(c) not based on scientific, technical, or other specialized
knowledge within the scope of Rule 702.
asked, “Other than the style of the chair, did you
observe anything about the chair that appeared to be
defective in any way?” Stephanie answered,
“No.” Id. at 3. When asked, “Did
you personally, observe any indication of the chair being
loose in any way?” Stephanie answered, “I
don't remember looking at the chair like in depth looking
for issues of the chair. I was concerned about my mom.”
Id. Finally, when asked “So you don't have
any personal knowledge of the stool being loose at
all?” Stephanie answered, “No I do not.”
Id. at 3. (See Stephanie Blevins' Depo.
P 13 L 23 - P 15 L12.)
testimony demonstrates that she did not personally witness
the fall or inspect the chair after the fall occurred.
Because she lacks personal knowledge of the relevant facts,
she is not qualified to give lay testimony under Rule 602.
For that reason, Rising Star's Motion in Limine
to Exclude Lay Opinion Testimony of Stephanie Blevins
(Filing No. 59) is granted. The
Court will exclude Stephanie's testimony at trial as it
relates to alleged design or style defects to the stool
Blevins was sitting on.
Motion to limit Blevins' Testimony (Filing No.
Star anticipates that Blevins will offer testimony or
argument that the stool she was seated on was
“wobbly” or “unstable.” Id.
at 2. It seeks to limit and/or preclude testimony or argument
regarding the condition of the stool at the time of the
incident because no evidence has been presented demonstrating
the stool was in fact, “wobbly” or
“unstable” at any time prior to the fall.
(Filing No. 60.) When asked if she noticed the stool
to be “wobbly” before sitting on it, Blevins
admits she did not. Id. at 3. Rising Star argues
Blevins' belief that the stool was faulty and
“wobbly” or “unstable” occurred after
the chair had fallen to the floor. Id. at 4. They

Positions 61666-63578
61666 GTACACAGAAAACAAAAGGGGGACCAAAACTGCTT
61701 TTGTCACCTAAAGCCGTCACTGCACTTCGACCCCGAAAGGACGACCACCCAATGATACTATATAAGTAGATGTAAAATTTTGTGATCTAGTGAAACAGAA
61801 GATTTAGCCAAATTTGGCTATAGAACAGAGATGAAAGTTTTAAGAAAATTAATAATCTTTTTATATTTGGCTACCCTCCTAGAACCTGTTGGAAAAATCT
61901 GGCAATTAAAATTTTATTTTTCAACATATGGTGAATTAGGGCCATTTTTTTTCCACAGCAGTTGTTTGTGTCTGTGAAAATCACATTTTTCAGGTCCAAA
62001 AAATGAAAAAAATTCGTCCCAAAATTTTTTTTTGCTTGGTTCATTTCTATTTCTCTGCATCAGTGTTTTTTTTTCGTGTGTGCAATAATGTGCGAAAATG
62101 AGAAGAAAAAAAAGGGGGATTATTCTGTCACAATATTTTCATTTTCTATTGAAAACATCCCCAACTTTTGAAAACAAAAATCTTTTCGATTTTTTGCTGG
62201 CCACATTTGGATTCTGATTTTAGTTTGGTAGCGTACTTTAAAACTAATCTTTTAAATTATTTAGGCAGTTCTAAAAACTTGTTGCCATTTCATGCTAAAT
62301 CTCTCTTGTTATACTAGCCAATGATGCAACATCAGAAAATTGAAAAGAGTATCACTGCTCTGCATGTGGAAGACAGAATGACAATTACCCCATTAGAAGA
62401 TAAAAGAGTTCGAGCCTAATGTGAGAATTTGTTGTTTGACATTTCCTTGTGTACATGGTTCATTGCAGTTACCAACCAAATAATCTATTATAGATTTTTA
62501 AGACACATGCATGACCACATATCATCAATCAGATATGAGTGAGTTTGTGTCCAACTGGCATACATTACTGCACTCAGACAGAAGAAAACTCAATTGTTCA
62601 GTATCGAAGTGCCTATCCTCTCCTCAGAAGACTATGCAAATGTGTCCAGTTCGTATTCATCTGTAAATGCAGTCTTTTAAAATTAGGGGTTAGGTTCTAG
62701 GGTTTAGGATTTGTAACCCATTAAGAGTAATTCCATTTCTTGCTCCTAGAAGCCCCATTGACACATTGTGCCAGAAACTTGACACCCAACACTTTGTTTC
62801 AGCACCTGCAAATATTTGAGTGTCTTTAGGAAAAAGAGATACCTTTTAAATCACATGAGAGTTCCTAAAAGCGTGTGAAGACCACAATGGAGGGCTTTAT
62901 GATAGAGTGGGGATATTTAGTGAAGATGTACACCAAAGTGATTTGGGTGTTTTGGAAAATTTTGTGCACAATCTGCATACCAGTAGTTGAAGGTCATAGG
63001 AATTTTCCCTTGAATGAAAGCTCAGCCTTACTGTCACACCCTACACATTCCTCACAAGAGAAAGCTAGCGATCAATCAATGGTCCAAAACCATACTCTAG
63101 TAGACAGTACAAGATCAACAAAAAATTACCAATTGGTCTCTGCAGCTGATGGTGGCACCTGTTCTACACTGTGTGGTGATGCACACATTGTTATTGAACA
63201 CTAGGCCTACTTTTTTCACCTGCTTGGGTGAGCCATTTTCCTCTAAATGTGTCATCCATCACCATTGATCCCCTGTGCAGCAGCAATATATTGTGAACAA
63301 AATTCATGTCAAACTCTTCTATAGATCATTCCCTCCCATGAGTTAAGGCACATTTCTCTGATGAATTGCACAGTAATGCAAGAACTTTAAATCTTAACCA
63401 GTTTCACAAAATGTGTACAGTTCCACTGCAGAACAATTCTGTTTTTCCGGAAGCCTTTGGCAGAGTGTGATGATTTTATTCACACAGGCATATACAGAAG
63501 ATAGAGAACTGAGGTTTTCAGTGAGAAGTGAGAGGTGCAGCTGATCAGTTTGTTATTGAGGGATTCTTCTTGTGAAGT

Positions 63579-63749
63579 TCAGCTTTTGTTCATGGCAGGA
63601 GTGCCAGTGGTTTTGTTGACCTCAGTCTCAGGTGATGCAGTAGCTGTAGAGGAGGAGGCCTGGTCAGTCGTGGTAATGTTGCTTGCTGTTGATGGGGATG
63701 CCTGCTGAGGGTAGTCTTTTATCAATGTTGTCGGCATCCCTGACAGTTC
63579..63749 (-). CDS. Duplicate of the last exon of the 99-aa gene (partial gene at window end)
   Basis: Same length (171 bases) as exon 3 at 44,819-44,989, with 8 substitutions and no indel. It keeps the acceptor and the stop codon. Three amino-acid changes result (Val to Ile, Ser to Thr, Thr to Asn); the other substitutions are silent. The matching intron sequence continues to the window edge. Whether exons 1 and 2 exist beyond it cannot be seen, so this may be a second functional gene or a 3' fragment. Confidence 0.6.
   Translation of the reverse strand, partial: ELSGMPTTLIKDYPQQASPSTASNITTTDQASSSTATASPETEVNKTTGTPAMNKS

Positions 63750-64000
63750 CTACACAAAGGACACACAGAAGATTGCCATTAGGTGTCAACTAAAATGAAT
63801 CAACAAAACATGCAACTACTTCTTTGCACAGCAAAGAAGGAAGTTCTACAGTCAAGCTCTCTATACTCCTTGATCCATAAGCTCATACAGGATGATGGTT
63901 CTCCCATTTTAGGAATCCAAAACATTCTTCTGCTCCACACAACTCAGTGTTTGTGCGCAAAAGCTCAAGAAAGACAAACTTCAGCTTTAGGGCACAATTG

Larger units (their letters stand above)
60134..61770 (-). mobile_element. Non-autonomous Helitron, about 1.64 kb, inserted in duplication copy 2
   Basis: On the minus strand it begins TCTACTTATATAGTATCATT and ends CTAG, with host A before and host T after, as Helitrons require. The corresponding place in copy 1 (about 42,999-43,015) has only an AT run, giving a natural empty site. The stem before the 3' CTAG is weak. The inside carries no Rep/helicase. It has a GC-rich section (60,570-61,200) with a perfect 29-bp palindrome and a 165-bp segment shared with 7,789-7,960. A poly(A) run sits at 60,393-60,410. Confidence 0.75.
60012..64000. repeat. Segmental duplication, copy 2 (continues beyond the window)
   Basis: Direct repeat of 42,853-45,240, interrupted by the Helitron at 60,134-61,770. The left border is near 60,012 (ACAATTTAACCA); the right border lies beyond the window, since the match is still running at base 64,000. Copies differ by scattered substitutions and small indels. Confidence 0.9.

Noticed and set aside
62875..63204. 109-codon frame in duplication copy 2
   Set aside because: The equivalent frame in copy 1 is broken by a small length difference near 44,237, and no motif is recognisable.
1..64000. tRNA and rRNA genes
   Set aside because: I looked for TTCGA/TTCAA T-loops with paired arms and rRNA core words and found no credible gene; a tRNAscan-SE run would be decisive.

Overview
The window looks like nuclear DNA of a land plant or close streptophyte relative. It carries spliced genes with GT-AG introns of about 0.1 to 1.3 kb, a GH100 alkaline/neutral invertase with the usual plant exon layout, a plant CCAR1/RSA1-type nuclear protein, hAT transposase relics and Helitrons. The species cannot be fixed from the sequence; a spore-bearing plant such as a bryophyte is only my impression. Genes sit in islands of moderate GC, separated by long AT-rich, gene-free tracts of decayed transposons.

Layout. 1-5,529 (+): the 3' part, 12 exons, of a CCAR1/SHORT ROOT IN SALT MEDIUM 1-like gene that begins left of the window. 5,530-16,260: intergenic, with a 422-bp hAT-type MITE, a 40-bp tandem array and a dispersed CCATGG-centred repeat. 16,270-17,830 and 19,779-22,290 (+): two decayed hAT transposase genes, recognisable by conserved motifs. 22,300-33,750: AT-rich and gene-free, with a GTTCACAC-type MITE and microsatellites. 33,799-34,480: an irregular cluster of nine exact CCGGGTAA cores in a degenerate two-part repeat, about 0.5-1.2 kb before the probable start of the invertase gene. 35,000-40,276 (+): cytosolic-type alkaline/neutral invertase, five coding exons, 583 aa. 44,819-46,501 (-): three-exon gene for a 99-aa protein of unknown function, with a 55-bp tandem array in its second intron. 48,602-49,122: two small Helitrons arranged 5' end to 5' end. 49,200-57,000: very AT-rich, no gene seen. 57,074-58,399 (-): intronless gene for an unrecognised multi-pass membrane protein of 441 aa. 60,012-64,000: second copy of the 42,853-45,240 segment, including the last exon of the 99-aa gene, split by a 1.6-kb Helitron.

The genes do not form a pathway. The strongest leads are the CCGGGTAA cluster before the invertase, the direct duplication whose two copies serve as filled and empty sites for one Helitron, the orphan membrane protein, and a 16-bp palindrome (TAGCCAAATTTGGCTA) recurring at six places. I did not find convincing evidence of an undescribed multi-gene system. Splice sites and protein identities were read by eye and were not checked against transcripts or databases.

contend testimony regarding the nature of the stool after the
incident had already occurred could prejudice the jury.
Federal Rule of Evidence 602, a witness may testify to a
matter only if evidence is introduced sufficient to support a
finding that the witness has personal knowledge of the
matter. Evidence to prove personal knowledge may consist of
the witness' own testimony. Blevins stated that the stool
was faulty and that it was “very wobbly.”
Id. at 2. When asked, “… di[d] you,
personally, see or observe the chair to be wobbly?”
Blevins answered, “No.” Id. at 3. And
when asked, “… The description that you provided
of the chair being very wobbly, … is that based on the
fact that you fell when you sat in it?” Ms. Blevins
answered. “Yes.” Id.
may be inconsistencies in how Blevins described the stool,
however those inconsistencies go toward the weight and not
admissibility of this evidence. Court finds that Blevins
possessed the personal knowledge required to comply with Rule
602. Blevins' testimony that the stool was wobbly is
based on how the stool felt when she sat on it and when she
fell off of it. The Rules of Evidence allow Blevins to
testify about her experiences as she perceived them.
that reason, Rising Star's Motion in Limine to
Limit Plaintiff's ...